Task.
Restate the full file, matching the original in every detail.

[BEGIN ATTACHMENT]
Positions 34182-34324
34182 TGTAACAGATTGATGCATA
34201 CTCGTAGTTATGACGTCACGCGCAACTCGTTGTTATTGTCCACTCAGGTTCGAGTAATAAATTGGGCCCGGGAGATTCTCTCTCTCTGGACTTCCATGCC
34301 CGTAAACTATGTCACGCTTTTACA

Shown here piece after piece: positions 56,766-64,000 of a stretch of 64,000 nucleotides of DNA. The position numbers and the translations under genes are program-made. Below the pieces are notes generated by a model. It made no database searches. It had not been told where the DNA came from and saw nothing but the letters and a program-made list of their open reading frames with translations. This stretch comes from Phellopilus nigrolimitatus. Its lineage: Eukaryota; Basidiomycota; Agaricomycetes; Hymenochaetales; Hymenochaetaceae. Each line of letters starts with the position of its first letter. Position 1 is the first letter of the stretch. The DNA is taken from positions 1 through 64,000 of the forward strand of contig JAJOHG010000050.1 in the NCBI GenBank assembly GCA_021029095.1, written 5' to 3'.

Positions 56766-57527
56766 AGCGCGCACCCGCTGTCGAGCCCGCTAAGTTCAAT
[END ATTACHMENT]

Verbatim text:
Positions 34182-34324
34182 TGTAACAGATTGATGCATA
34201 CTCGTAGTTATGACGTCACGCGCAACTCGTTGTTATTGTCCACTCAGGTTCGAGTAATAAATTGGGCCCGGGAGATTCTCTCTCTCTGGACTTCCATGCC
34301 CGTAAACTATGTCACGCTTTTACA

Shown here piece after piece: positions 56,766-64,000 of a stretch of 64,000 nucleotides of DNA. The position numbers and the translations under genes are program-made. Below the pieces are notes generated by a model. It made no database searches. It had not been told where the DNA came from and saw nothing but the letters and a program-made list of their open reading frames with translations. This stretch comes from Phellopilus nigrolimitatus. Its lineage: Eukaryota; Basidiomycota; Agaricomycetes; Hymenochaetales; Hymenochaetaceae. Each line of letters starts with the position of its first letter. Position 1 is the first letter of the stretch. The DNA is taken from positions 1 through 64,000 of the forward strand of contig JAJOHG010000050.1 in the NCBI GenBank assembly GCA_021029095.1, written 5' to 3'.

Positions 56766-57527
56766 AGCGCGCACCCGCTGTCGAGCCCGCTAAGTTCAAT